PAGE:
It’s easy to make and experiment with graphene, a very cool material with lots of applications in nanotechnology.
What Is Graphene?
Graphene is a two-dimensional honeycomb sheet of carbon. It’s strong, flexible, transparent and an amazing conductor of electricity. Graphene may be used to make flexible monitors, and superfast computers based on tiny, energy-efficient chips.
You can experiment with the electrical properties of graphene compared with graphite, the three-dimensional array produced by stacking and bonding sheets of graphene. You will need the following materials:
- pencil (your source of graphene and graphite)
- battery (e.g., 9-volt battery)
- insulated wire leads
- 330 ohm resistor
Note: Don’t accidentally short-circuit your battery! This would happen if you used a wire to connect the positive and negative terminals of the battery directly with a wire. Short-circuiting the battery damages the battery, potentially causing it to explode, which is not the goal of this exercise. The resistor is used to prevent the terminals from directly connecting.
- Connect the positive terminal (+) of the battery to one side of the resistor.
- Connect the resistor to one end of the LED light.
- Connect the other end of the LED to an insulated lead.
- Attach a lead to the negative (-) terminal of the battery… but don’t connect the other end to anything.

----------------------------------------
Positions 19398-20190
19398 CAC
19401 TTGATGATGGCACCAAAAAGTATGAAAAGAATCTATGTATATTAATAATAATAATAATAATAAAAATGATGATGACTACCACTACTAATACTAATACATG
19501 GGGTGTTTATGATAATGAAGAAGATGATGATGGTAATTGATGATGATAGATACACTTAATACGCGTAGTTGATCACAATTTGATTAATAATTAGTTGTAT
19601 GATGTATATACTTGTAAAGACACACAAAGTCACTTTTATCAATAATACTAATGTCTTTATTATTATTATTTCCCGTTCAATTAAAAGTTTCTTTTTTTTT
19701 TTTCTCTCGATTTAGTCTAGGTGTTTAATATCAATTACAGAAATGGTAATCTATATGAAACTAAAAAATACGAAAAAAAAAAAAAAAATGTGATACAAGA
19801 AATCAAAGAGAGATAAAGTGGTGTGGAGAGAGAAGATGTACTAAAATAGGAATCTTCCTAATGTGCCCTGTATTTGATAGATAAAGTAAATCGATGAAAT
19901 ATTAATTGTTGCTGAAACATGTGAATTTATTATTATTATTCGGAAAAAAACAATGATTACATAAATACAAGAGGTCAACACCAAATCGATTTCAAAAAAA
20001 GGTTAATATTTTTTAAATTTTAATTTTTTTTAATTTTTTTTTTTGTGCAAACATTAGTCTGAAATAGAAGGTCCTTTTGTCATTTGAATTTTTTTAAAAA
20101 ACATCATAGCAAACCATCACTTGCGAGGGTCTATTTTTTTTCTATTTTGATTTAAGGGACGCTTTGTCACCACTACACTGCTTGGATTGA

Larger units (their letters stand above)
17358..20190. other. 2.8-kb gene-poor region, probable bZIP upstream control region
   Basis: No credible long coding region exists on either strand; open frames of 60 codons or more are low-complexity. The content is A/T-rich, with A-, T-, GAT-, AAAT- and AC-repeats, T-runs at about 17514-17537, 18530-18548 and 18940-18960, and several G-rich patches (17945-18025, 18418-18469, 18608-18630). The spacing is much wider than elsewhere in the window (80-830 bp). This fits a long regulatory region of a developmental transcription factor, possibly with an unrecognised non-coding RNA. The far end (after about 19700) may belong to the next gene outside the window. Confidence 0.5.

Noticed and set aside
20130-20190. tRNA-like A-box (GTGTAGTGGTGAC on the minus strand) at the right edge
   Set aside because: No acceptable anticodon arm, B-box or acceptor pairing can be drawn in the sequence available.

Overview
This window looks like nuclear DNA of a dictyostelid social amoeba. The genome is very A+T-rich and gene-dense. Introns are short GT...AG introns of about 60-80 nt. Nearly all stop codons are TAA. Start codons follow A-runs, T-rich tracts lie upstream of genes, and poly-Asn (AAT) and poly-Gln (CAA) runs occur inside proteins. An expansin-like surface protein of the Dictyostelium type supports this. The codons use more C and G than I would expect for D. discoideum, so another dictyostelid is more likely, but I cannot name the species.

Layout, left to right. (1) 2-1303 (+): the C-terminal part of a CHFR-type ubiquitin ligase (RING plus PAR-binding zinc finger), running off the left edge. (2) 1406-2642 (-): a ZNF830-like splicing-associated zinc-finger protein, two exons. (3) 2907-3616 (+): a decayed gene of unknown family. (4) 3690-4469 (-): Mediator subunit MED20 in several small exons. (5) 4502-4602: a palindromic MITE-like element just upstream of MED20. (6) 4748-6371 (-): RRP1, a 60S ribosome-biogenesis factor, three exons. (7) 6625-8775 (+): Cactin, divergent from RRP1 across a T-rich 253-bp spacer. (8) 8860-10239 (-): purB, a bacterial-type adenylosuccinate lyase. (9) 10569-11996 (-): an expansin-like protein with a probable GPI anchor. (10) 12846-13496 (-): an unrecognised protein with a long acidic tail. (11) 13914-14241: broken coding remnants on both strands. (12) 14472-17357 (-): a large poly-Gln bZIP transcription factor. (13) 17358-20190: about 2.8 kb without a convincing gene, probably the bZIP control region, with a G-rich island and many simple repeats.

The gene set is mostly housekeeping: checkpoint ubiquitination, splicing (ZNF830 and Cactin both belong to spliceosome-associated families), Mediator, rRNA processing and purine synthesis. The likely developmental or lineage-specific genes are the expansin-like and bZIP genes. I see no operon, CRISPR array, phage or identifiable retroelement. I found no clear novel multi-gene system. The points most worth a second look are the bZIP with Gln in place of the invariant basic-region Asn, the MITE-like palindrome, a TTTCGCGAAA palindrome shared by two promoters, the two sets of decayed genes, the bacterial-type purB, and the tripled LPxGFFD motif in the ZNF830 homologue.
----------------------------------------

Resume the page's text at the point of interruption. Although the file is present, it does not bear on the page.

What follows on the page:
- Use the pencil to draw a thick box on the sheet of paper. The pencil ‘lead’ is graphite. Make the box a few inches long and about half an inch wide. Shade it in as dark as you can. Graphite is an excellent electrical conductor, so you just drew a sort of carbon wire onto the sheet of paper.
- Touch the ends of the two leads (one attached to the LED and the other attached to the negative terminal of the battery) to the ends of the graphite box. What happens? Did the LED remain dark or light up? What happens if you move the leads closer together and further apart?
- You can make graphene by stripping away the layers of graphite. One easy way to do this is to erase most of the graphite. You’ll still have some graphite, but also some single-layer sheets of carbon or graphene. Erase part of the box, connect the leads and see what happens.
- If you like, you can draw other paths with the pencil and see what happens when you connect the leads to the ends of the paths. Try short lines, long lines, zig-zag lines… whatever you like!
Want more graphene? Another way to make it is to use your blender!